Despite their maturity as a product category, chillers and baths continue their slow evolution, particularly in terms of controls and user interface.
Cole-Parmer (Vernon Hills, IL) and other vendors provide units with a temperature stability of 0.1°C that use force-only (also called force gravity) or force-suction pumping.
The pumping mode depends on the application. The force-only mode pumps fluid out and relies on gravity to deliver fluid back to the inlet, whereas force-suction pumps push the bath fluid out and then actively draw it back into the pump. “Force suction provides stronger, more robust pumping,” says Ben Wilbert, product group manager at Cole-Parmer. “Particularly with viscous thermal fluids, or when you are pumping out to an open or closed external loop where you need more pressure or velocity.”
“External loop” refers to an external device or vessel that aids in temperature control. If the fluid flows into an open vessel, the process would be termed “open-loop”. But if the flow line is contained, such as with radiator coolant in a car, then it’s described as a “closed-loop” application.
Controller options for chillers and baths have multiplied well beyond digital/ analog. Advanced controllers offer a greater number of programmable setpoints, greater temperature control, higher circulation capacity, touchscreen options, and a USB port for controlling the device from a computer.
A greater demand for traceability and data logging has given rise to a variety of communication protocols applicable to chillers and baths – Ethernet, USB-A, USB-2, RS242, and RS-485 interfaces. Some can even communicate wirelessly with an iPhone or other handheld device.
Within the heating and cooling products marketplace, Sheldon Manufacturing (Cornelius, OR) specializes in water baths, including entry-level digital baths, high-temperature baths, and specialty models.
Although the company does not manufacture chillers, it has adapted cooling recirculation technology to one of its CO2 incubator models for customers who wish to operate at or below ambient temperature.
In a conventional water-heated incubator, the working volume is surrounded by an insulating chamber containing water. In this retrofitted product, coils are inserted into the insulating chamber and circulated to an external chiller that maintains the insulating chamber at a preset temperature.
“Circulating water through an external chiller constantly cools the incubator similar to how coils cool down a refrigerator,” says Mike McLane, Sheldon sales director. “But you don’t have the problem of dealing with a compressor.”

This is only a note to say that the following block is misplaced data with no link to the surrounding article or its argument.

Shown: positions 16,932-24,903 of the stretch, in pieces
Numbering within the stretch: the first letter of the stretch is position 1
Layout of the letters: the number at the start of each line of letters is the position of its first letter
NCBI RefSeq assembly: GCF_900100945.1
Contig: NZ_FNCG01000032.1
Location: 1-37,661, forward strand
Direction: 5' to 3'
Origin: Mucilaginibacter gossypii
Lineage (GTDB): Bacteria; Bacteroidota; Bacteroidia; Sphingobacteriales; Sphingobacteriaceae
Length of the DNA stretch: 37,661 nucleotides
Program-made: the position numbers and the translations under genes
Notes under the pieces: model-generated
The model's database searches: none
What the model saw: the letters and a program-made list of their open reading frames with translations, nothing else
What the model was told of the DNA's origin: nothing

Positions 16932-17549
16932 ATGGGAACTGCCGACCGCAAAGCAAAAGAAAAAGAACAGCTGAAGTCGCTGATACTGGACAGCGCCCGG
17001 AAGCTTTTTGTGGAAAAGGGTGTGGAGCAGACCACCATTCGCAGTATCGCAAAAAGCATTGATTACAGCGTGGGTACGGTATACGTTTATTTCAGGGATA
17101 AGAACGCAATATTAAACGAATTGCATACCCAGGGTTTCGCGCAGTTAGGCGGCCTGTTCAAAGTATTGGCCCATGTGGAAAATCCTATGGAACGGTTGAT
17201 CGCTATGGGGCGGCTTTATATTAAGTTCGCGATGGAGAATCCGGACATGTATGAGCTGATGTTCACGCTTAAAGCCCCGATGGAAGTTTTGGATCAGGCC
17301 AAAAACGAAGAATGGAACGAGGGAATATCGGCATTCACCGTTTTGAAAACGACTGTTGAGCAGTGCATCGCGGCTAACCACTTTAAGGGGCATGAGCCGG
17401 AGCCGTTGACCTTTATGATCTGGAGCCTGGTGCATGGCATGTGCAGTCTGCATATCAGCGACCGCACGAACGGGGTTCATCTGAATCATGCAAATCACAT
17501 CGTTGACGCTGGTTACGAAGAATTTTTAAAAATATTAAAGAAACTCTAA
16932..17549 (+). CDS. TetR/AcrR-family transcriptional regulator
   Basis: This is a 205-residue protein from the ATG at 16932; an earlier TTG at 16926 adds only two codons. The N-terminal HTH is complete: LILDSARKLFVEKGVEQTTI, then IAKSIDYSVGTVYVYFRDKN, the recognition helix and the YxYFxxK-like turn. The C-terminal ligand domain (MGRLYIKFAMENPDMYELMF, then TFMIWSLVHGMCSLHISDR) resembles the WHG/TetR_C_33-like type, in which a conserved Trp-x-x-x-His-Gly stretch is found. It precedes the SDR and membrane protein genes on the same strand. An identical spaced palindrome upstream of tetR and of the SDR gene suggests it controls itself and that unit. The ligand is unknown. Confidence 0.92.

Manufacturers have also already deployed new materials for chillers and baths, such as clear plastics and composites, while upgrading refrigeration compressors to be more energyefficient and utilize less environmentally harmful compressor gases.
Next to advanced controllers, user interface improvements have been the top technological upgrades in chillers and baths. “Ten years ago, chillers featured LED screens, then LCD displays that held more information,” says Joseph Costello, Grant Instruments (Hillsboro, NJ) North American sales and marketing manager. “Today we have touch screens and membrane- covered controls, smooth surfaces that keep water out.”
But users, Mr. Costello says, are more likely to purchase based on the interface rather than advanced controls because instruments from reputable manufacturers already provide adequate temperature control and uniformity.
RCB20-PLUS Refrigerated/Heated Circulation Bath
- Temperature control ranges from -10°C to +100°C and regulated to ±0.03°C
- 12 L per minute circulation pump rate
- Outfitted with a low liquid volume sensor to prevent damage to unit
- Compressor uses R134A refrigerant and includes a sensor that identifies irregular temperatures
LS Series Benchtop Chillers
- Optimized for high performance at low temperatures
- Capable of cooling multiple rotary evaporators
- Features WhisperCool environmental control system
- Includes large, easy-to-read LED display
- Space-saving design
- Temperature stability of ±0.2 or ±0.02 °C
- Adjustable shaking frequency 20 to 200 rpm
- Many accessories including lids, flask & rack holders
- Dry-running safety protection
- Removable shaking insert
EchoTherm™ RIC20 Series Chilling/ Heating Dry Bath
- Settable from -20.0ºC TO 110.0ºC
- Allows the user to run their complex temperature/time profiles by leaving the computer attached to the RIC20
- Takes up as little bench space as possible with the units measuring 6.5” (165 mm) long by 4.75” (120 mm) wide by 3.5” (89 mm) tall without a sample block.
Torrey Pines Scientific